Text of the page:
Weber State University educates and supports military nurses

Thursday , March 06, 2014 - 2:27 PM

London Lowe, Standard-Examiner

It’s zero dark thirty and Garet Cooper, who is a graduate of both the Weber State University School of Nursing and the WSU Army ROTC, begins his day in one of two very different ways: “Most days I start out at either the intensive care unit (ICU) getting reports on critically ill patients, or I’m at the flight line of an Apache helicopter, getting all the necessary information to prepare for a mission,” Garet explained. “I’m constantly challenged by both professions, by the sheer volume of knowledge required. The fact that each shift or flight is so different makes for a challenge every day!”

Garet is a nurse in the ICU at Lakeview Hospital in Bountiful, Utah, and is one of the Army’s first nurse pilots. He also is an Apache co-pilot/gunner with the Army National Guard’s Alpha Company.

The 2010 graduate of Weber State University credits his alma mater for its role in helping both his dreams come true.

“I started at another university, but transferred to Weber State because it’s known for its nursing program,” Garet said. “It all fell in line there. Not only was I able to get the medical training I wanted, but I was also able to enroll in the ROTC program. That’s what I needed to become an officer, to become a pilot. Everything just melded at Weber State.”

For the past 12 years, the WSU School of Nursing has provided strong support for our nation’s military through nursing education. As the liaison between the school and the ROTC, I have seen many amazing cadets progress through our program. WSU is one of the few nursing programs in the nation to have dedicated admission slots for Army and Air Force ROTC cadets.

We work with new recruits as well as veterans returning from active military duty. Our military veterans have a unique perspective on the needs of patients, families and nurses on the front lines. Often they make the best nurses, as they know personally how it feels to be wounded warriors.

My first experience in working with a nursing student who was a veteran was in 2005. A 20-something student with shrapnel scars from head to toe sat across my desk and relayed his terrifying experience of driving home from the Salt Lake City airport after returning from Iraq. During the entire drive, which he said felt like an eternity, he scanned for imminent attacks or braced himself for possible road-side bombings. He had survived the “Chow Hall Bombing,” on Dec. 21, 2004, which killed 22 people, including 14 U.S. soldiers. He also survived a tank bombing. He had learned firsthand just how vital emergency room and ICU nurses were in the lives of their patients, and he determined he would be that nurse for someone else sometime in the future. Now, in 2013, he is a charge nurse at the Madigan Army Medical Center in Tacoma, Wash.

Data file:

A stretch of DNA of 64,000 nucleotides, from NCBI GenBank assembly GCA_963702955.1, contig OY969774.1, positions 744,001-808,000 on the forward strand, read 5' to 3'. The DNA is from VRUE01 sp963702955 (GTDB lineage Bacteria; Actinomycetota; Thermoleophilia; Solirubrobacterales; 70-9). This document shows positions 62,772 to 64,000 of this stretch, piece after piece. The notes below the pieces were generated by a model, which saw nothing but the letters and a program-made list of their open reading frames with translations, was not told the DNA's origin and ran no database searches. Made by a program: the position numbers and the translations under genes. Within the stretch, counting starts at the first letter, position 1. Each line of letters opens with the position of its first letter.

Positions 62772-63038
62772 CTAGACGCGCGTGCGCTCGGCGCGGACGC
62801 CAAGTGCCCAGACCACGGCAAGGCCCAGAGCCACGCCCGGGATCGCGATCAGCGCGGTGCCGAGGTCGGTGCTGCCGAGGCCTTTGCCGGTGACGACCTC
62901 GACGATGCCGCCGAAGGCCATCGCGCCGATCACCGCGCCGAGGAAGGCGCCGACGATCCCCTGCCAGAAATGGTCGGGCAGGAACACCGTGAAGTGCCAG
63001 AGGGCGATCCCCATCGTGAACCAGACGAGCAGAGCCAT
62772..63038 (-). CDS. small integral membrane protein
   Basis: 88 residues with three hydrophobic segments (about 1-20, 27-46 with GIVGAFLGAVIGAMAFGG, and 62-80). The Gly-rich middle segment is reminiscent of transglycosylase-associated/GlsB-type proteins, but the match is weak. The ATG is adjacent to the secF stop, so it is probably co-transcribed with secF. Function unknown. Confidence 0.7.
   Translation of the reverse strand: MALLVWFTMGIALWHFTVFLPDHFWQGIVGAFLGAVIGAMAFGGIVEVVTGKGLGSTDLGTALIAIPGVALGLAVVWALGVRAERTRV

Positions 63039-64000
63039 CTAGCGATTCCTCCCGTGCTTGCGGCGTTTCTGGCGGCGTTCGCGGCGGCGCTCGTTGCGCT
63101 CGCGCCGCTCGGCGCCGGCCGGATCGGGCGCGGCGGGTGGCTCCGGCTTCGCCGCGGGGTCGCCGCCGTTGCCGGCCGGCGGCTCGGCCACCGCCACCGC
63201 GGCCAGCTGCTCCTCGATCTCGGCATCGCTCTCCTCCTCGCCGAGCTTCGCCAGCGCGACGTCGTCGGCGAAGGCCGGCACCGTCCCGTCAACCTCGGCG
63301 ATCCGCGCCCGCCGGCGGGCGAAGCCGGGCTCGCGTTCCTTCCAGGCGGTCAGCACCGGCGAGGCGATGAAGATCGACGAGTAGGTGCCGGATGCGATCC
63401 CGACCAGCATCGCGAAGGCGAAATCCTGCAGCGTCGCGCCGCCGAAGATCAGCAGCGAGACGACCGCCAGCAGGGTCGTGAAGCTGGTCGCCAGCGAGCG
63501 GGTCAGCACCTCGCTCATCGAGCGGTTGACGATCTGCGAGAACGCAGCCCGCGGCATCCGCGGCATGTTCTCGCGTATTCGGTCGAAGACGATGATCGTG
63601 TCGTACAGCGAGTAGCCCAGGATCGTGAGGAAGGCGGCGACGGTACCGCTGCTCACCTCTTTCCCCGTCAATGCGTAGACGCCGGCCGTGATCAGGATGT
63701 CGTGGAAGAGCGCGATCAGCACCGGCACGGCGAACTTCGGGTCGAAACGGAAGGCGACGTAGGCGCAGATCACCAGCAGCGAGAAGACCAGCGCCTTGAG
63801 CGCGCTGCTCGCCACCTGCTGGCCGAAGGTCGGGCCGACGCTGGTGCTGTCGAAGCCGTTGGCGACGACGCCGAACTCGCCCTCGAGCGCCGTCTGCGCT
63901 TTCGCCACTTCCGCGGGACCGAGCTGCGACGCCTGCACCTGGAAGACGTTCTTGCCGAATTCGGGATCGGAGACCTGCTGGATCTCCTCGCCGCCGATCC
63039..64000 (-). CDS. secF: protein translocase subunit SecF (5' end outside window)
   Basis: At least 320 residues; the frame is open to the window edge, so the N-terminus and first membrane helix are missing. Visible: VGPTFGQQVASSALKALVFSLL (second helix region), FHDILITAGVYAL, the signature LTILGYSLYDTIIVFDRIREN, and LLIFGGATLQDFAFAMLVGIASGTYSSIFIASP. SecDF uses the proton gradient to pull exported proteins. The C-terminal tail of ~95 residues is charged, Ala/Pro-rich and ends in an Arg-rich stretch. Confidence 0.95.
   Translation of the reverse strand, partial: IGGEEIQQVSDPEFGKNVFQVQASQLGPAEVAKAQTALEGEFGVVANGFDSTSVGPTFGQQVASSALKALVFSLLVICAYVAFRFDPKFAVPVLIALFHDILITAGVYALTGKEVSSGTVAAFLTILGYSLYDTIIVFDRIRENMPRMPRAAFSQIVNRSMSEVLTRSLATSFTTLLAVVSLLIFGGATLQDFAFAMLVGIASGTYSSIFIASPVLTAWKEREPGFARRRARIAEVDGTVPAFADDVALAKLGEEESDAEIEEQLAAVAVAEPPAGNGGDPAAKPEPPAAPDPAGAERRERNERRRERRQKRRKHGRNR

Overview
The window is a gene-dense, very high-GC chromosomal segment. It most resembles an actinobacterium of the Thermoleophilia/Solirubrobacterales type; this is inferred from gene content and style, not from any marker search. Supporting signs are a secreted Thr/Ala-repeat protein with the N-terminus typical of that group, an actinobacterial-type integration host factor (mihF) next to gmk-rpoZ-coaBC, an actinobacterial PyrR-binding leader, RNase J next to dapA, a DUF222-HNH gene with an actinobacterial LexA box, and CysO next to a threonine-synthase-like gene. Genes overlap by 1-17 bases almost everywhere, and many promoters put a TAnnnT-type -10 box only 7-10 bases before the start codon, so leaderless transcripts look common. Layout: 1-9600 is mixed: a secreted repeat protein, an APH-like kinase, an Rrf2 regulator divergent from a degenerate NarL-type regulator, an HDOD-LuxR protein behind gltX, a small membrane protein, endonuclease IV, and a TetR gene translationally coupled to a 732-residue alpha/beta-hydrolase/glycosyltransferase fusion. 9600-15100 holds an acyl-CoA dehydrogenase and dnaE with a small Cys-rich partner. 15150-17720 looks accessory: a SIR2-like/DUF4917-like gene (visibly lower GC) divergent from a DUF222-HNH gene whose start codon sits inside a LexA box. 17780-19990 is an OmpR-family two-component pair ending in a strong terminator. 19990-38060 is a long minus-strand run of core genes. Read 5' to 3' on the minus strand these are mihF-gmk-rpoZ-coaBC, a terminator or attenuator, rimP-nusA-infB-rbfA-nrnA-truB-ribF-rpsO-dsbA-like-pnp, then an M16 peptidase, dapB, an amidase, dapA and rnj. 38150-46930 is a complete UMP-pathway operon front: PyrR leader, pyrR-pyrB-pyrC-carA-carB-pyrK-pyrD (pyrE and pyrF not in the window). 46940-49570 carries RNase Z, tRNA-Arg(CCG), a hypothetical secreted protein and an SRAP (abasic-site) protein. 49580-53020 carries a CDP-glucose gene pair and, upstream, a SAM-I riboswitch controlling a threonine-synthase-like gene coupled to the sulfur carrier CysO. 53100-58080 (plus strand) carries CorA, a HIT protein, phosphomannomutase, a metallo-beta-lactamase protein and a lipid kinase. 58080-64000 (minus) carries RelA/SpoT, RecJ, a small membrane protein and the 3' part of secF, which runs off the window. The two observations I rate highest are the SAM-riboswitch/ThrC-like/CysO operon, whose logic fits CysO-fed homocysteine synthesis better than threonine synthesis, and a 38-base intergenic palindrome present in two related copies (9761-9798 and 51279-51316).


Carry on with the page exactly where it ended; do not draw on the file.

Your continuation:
In addition to training future military nurses, the WSU School of Nursing also partners with the George E. Wahlen Veterans Home in Ogden, Utah. Our students participate in clinical rotations and assist in providing care to the more than 100 residents. This special partnership affords unique experiences for our nursing students, including the opportunity to hear a little piece of history while performing a resident’s physical assessment. These heroes from World War II and other conflicts are patient with the beginning students and willing to share their stories and advice.

“Over the years, many of the residents have had so many histories and physical assessments done on them, they could do one on themselves,” explained Linda Rusch, a WSU nursing faculty member. “They are very good about letting us work with them. The nurses are welcoming and student-friendly, and I couldn’t do my job without them.”

The school of nursing will share in the celebrations that will be held at the Wahlen Veterans Home on Veterans Day.

This year marks the 60th anniversary for Weber State University’s School of Nursing. As part of our commitment to provide outstanding education, we are honored to support and celebrate the military service of the men and women in uniform — past and present.

London Lowe, MSN, RN, is a associate professor of nursing.

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